Two Korean Doctors and One British Doctor Are Accused of Medical Negligence Every Day. Why Are the Numbers Different? - medtigo



Two Korean Doctors and One British Doctor Are Accused of Medical Negligence Every Day. Why Are the Numbers Different?

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In Korea, two physicians are hauled to court daily for professional negligence. The number exceeds the annual number of cases in which British doctors are charged with professional negligence.  

In the United Kingdom, seven doctors were prosecuted with and convicted of professional negligence between 2013 and 2018. Four were found responsible. 128 cases were terminated at the investigative stage by the police or prosecution rather than being prosecuted. According to the Research Institute for Healthcare Policy, 670 Korean physicians were found guilty of professional negligence during the same time frame.  

Park Hyun-mi, a professor of medical education at Korea University College of Medicine, ascribed the disparity to the U.K.’s institutional structures and social perceptions regarding medical malpractices and disputes. Professor Park underlined during a lecture on medical ethics on Monday that Korea must also alter its perceptions and enhance its processes.  

In 2002, Park earned a medical degree from the University of Birmingham/Brighton & Sussex and worked as a surgeon at the University of Nottingham Hospital. She also led the British group of Korean physicians. Disputes prevention system in and out of the hospital with an emphasis on recurrence prevention rather than accusation.  

As per Korea Biomedical Review, the United Kingdom provides counseling services in each hospital under the name “Patient Advice and Liaison Service (PALS).” It accepts complaints and challenges that patients and guardians encounter when utilizing medical services. This prevents medical disputes caused by a lack of communication or friction between patients, their guardians, medical facilities, and their employees.  

The coroner system, which deals with autopsy processes, also varies greatly. In the United Kingdom, the state appoints a coroner to oversee autopsies. It will be handled by a lawyer or a prosecutor-turned-legal. Except for cancer patients in stages three or four or those receiving palliative care, the coroner determines whether to conduct an autopsy and subsequently conduct a funeral procedure. No exceptions exist, including fatalities outside the hospital and the death of a patient with a surgical history.  

Park mentioned the 2014 death of deceased musician Shin Hae-cheol due to medical misconduct. “It is inconceivable in the United Kingdom for family members and friends to request an autopsy during the funeral process” (despite suspicions of medical malpractice). She stated that in the United Kingdom, state-designated coroners make all decisions regarding autopsies. Such a system has a significant impact.  

In addition, the professor noted the absence of an institution or system comparable to the General Medical Council (GMC), an agency that manages medical licensure.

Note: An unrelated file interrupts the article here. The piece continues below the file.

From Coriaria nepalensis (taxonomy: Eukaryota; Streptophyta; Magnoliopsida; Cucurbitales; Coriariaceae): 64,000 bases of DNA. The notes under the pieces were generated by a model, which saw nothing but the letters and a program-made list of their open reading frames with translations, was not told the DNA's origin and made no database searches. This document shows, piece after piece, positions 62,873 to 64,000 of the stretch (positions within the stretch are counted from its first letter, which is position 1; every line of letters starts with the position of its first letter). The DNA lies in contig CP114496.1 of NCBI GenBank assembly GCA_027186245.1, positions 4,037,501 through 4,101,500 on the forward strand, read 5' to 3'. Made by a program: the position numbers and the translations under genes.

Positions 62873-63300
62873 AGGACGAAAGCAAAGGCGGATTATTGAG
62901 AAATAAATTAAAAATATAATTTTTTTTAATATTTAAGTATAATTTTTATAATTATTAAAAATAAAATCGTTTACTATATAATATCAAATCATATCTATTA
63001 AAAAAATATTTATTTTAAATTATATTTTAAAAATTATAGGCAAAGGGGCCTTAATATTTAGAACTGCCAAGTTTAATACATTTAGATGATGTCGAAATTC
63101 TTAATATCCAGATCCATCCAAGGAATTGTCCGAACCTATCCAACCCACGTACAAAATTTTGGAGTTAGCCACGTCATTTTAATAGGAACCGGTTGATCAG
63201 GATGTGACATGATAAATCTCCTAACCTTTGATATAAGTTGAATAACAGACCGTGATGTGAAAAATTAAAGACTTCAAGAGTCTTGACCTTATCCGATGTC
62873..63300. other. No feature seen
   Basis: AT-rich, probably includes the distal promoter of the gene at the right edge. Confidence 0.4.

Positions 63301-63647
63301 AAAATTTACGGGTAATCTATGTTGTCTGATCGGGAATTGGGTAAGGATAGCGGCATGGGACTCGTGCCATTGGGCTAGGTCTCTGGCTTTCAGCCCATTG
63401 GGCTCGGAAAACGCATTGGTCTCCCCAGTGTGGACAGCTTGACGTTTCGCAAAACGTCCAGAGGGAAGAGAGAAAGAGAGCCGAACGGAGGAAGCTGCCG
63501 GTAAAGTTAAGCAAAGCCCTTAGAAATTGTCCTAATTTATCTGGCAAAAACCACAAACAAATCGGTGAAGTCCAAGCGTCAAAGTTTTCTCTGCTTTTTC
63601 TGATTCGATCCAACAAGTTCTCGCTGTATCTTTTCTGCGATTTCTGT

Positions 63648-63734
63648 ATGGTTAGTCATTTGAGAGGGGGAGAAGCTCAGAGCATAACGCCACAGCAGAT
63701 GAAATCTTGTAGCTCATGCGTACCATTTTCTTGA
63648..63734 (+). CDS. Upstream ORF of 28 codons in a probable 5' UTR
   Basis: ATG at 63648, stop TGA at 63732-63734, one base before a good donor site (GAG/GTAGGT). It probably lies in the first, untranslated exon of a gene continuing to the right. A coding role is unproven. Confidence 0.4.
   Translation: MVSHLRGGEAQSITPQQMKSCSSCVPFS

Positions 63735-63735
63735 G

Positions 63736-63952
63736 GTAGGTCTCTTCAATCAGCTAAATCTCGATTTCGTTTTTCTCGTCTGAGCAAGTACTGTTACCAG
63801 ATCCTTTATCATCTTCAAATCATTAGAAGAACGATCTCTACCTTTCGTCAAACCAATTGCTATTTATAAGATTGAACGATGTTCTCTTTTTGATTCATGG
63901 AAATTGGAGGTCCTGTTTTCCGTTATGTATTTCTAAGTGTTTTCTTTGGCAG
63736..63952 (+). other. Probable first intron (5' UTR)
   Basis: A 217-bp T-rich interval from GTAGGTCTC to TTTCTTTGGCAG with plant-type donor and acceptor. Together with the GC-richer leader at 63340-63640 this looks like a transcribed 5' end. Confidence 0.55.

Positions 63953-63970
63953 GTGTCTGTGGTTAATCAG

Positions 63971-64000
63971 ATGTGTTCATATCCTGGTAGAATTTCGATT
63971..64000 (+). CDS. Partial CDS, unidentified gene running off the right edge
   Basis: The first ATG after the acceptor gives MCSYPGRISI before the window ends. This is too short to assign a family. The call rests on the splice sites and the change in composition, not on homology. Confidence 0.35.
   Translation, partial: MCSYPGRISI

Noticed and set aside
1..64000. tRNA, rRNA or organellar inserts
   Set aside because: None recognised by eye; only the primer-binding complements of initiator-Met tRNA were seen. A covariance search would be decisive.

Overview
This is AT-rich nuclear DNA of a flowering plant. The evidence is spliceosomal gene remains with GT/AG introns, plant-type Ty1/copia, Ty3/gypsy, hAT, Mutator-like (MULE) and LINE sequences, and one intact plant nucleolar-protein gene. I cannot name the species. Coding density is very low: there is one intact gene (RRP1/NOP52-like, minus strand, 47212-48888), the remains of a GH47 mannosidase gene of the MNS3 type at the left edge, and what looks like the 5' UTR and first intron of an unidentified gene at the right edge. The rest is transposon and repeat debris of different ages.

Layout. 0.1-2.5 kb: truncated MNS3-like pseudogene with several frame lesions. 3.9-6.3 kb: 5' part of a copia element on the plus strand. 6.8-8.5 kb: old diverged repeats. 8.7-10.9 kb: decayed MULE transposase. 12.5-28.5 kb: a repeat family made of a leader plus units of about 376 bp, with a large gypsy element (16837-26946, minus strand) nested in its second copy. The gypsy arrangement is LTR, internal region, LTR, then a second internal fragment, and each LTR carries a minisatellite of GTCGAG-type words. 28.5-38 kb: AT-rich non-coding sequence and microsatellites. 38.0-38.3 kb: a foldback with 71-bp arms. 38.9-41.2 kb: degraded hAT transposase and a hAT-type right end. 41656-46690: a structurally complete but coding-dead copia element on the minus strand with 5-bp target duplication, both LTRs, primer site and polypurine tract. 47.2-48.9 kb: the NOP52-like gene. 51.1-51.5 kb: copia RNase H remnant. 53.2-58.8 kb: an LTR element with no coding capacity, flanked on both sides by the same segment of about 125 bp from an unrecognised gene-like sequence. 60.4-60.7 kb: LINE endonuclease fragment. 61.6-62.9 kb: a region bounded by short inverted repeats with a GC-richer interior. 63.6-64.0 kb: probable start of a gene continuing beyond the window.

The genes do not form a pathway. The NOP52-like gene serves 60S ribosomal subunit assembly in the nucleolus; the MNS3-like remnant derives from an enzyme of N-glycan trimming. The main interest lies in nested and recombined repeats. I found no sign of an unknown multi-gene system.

For violations of medical ethics, the GMC suspends or revokes a doctor’s license. On average, more than 150 individuals receive such disciplinary action. GMC’s disciplinary measures are distinct from legal actions. Instead, it focuses on instances of unethical conduct in the medical area and the private sector.  

Professor Park also emphasized the necessity to build a hospital culture that focuses on preventing recurrence and preparing follow-up measures rather than criticizing doctors’ mistakes, saying that coworkers, patients, and their guardians must be able to comprehend medical errors.  


“Doctors who discover their errors throughout the treatment process contact the medical staff, patients, and guardians immediately. Then, they specify which procedure was flawed and describe corrective measures. The medical staff then discusses recurrence prevention,” she stated.  

Park continued, “Because medical experts are also human, mistakes are possible.” Therefore, it is crucial to consider how to proceed. The emphasis should be on what may be learned from correcting, sharing, and resolving errors.”  

It is also vital to accept “honest mistakes” made by medical personnel despite their best efforts. For instance, the British judiciary “recognized” an honest error by medical personnel accused with manslaughter in the death of a 6-year-old patient. Additionally, it reinstated the doctor’s license, which had been revoked.  

To distinguish between honest mistakes and breaches of the duty of care, medical counsel is sought. Eight to ten medical specialists whose patients have died are provided with a case, and their comments are collected. In the doctor’s eyes, this technology “clears the line between mistake and murder and safeguards medical professionals.”  

Park emphasized that Korea should also define the basis for sanctioning doctors’ actions. She stated that mistrust of patients and guardians would increase if punishments were not administered appropriately based on vague norms.  

“Korea is currently headed in the opposite direction. Doctors who fought to save patients till the very last are arrested, not those who deserve punishment. “As a result, patients do not trust physicians, believing that their licenses will be reinstated even if they commit an error,” she said.  

Park stated that this does not imply that doctors are never imprisoned in the United Kingdom, regardless of their actions, and emphasized the necessity to distinguish between an honest error and an evident one. She stated, “Accusing and penalizing doctors who make mistakes does not inevitably result in a safer healthcare system.” “Unconditional prosecution inevitably results in patient harm.” 


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